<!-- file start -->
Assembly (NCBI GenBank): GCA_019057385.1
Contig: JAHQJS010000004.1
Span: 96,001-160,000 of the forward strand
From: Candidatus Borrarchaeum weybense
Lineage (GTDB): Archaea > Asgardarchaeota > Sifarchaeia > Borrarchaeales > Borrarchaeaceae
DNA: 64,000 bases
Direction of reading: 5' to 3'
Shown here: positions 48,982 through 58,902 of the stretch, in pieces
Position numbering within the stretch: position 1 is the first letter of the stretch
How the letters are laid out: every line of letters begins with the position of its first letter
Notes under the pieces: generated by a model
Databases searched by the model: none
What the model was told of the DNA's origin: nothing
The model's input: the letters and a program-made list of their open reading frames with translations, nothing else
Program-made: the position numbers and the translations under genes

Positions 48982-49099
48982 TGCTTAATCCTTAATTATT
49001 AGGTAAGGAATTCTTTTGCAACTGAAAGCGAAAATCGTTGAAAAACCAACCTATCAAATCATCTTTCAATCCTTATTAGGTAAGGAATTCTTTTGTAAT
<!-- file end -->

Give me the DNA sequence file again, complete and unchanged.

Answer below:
Assembly (NCBI GenBank): GCA_019057385.1
Contig: JAHQJS010000004.1
Span: 96,001-160,000 of the forward strand
From: Candidatus Borrarchaeum weybense
Lineage (GTDB): Archaea > Asgardarchaeota > Sifarchaeia > Borrarchaeales > Borrarchaeaceae
DNA: 64,000 bases
Direction of reading: 5' to 3'
Shown here: positions 48,982 through 58,902 of the stretch, in pieces
Position numbering within the stretch: position 1 is the first letter of the stretch
How the letters are laid out: every line of letters begins with the position of its first letter
Notes under the pieces: generated by a model
Databases searched by the model: none
What the model was told of the DNA's origin: nothing
The model's input: the letters and a program-made list of their open reading frames with translations, nothing else
Program-made: the position numbers and the translations under genes

Positions 48982-49099
48982 TGCTTAATCCTTAATTATT
49001 AGGTAAGGAATTCTTTTGCAACTGAAAGCGAAAATCGTTGAAAAACCAACCTATCAAATCATCTTTCAATCCTTATTAGGTAAGGAATTCTTTTGTAAT